Prohibition of Hazardous Occupations or Activities for Children

Yes

 

Article 4 of Ministerial Accord 154-2008 (43)

Prohibition of Forced Labor

Yes

 

Article 4 of the Constitution; Articles 202 and 203 of the Penal Code; Article 50 of the Law of Integral Protection of Children and Adolescents; Articles 103 and 106–108 of the Migration Law (40, 44-48)

Prohibition of Child Trafficking

Yes

 

Articles 202 and 203 of the Penal Code; Article 50 of the Law of Integral Protection of Children and Adolescents; Article 108 of the Migration Law (44-48)

Prohibition of Commercial Sexual Exploitation of Children

Yes

 

Articles 36-42 of the Law against Sexual Violence, Exploitation, and Trafficking in Persons, No. 9-2009 (45)

Prohibition of Using Children in Illicit Activities

Yes

 

Article 27 of the Penal Code (44)

Minimum Age for Compulsory Military Recruitment

Yes

18

Article 57 of the Law of Integral Protection of Children and Adolescents (46)

Minimum Age for Voluntary Military Service

Yes

18

Article 57 of the Law of Integral Protection of Children and Adolescents (46)

Compulsory Education Age

Yes

15‡

Article 74 of the Constitution (2, 40, 49, 50)

Free Public Education

Yes

 

Article 74 of the Constitution; Article 1 of Government Agreement 226-2008 (40, 46, 51)

‡ Age calculated based on available information (2, 40, 49, 50)

Guatemala’s Constitution establishes compulsory education for all children through grade 9. The Ministry of Education expects most children to enter first grade by age 7.(40, 50) Therefore, most children are required to be in school until age 15. 

In November 2015, Congress enacted legislation modifying the Migration Law to broaden the definition of human trafficking and include more severe penalties for the human trafficking of minors.(47)

Although Articles 32 and 150 of the Labor Code allow the Ministry of Labor and Social Security (MTPS) to authorize children under age 14 to work under exceptional circumstances, including if the MTPS determines that children must work to support their family due to poverty, the law does not define the total number of hours, kinds of tasks, or age range applicable for this exception which is inconsistent with international standards on light work.(39) The President’s Office and the MTPS have anagreement reiterating the Labor Code’s prohibition of the employment of children under the age of 14 and committing the MTPS to grant exceptions only in very extraordinary cases and the MTPS did not approve any requests for exceptions during the reporting period.(2, 41)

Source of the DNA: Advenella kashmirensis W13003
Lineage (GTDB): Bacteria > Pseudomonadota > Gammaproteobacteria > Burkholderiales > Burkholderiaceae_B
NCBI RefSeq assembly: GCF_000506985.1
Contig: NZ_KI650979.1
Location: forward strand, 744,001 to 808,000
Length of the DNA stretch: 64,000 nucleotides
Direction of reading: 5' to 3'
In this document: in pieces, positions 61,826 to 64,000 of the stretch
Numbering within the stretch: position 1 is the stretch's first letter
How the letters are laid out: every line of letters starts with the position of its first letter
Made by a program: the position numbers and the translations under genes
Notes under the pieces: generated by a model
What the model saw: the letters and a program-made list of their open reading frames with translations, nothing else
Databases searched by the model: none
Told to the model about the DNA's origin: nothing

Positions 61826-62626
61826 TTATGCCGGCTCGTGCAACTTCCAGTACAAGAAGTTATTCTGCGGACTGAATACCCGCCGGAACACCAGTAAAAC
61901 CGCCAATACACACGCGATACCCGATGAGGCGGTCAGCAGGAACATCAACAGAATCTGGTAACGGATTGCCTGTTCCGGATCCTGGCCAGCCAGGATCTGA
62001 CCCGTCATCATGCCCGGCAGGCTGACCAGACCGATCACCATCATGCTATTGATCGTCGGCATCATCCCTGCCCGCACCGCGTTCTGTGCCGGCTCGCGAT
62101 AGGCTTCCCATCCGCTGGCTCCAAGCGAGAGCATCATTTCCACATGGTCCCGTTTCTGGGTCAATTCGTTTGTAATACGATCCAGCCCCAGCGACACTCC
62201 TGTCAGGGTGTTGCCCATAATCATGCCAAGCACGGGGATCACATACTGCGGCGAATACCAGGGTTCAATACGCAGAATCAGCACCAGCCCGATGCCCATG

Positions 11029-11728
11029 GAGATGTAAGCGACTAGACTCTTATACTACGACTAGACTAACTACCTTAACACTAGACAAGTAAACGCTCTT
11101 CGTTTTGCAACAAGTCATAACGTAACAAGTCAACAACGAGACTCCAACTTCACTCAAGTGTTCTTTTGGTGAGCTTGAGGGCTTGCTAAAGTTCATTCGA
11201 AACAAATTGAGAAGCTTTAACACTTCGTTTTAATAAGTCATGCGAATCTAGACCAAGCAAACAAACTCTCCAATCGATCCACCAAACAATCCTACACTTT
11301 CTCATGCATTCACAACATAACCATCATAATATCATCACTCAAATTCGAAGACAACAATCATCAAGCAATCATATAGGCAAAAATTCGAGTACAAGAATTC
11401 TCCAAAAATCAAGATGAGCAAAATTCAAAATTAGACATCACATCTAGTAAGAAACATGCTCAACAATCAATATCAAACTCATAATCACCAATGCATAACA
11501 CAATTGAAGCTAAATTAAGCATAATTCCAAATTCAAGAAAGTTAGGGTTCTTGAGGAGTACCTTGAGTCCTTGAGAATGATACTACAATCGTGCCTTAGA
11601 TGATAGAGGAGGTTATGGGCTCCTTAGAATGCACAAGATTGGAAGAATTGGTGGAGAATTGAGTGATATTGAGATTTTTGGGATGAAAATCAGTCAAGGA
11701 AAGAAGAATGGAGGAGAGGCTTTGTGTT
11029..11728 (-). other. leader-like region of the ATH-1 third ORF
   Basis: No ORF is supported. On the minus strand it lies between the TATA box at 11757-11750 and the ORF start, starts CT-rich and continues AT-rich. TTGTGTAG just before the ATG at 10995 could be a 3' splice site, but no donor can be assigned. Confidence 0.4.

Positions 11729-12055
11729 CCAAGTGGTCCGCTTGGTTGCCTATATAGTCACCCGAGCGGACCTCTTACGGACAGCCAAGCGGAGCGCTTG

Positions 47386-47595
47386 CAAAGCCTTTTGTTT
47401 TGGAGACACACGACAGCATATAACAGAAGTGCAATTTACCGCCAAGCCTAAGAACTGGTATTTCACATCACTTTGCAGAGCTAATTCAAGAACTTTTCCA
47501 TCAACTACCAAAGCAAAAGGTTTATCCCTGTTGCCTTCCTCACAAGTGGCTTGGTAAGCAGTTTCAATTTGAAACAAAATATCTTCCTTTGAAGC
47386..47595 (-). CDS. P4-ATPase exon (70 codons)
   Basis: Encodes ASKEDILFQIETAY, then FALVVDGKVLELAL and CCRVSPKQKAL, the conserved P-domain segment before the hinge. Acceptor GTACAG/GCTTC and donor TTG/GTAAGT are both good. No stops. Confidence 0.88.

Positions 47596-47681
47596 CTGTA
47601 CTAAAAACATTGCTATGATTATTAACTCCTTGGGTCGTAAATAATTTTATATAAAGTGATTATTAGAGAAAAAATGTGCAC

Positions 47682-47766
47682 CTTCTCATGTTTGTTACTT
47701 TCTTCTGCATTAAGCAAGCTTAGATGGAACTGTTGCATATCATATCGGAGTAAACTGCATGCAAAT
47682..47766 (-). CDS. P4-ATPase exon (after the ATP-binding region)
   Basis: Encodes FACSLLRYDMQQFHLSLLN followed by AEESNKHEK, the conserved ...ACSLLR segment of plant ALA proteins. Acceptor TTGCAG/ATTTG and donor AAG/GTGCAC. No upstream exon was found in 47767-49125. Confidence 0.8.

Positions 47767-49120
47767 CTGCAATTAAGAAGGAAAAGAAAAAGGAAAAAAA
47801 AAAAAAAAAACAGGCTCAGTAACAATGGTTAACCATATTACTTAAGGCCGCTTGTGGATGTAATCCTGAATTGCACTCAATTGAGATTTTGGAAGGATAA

The Government has established institutional mechanisms for the enforcement of laws and regulations on child labor, including its worst forms (Table 5).

Table 5. Agencies Responsible for Child Labor Law Enforcement

Organization/Agency

Role

Ministry of Labor and Social Security’s (MTPS) Inspection Division (IGT)

Enforce child labor laws, including prohibitions on the worst forms of child labor, by inspecting businesses and responding to child labor complaints.(2) Refer children to government social services and complaints to the MTPS Adolescent Workers Protection Unit.(52-55) Establish deadlines for employers to remedy violations and refer unresolved cases to labor courts for review and sanctions, as appropriate.(14, 39)

Secretariat of Social Welfare and Departmental Social Welfare Offices

Lead government efforts to protect children and oversee the implementation of the Protocol for Identifying and Assisting Child and Adolescent Victims of Commercial Sexual Exploitation.(56) Departmental Social Welfare Offices coordinate services for children outside of Guatemala City.(54)

Secretariat Against Sexual Violence, Exploitation, and

Trafficking in Persons (SVET)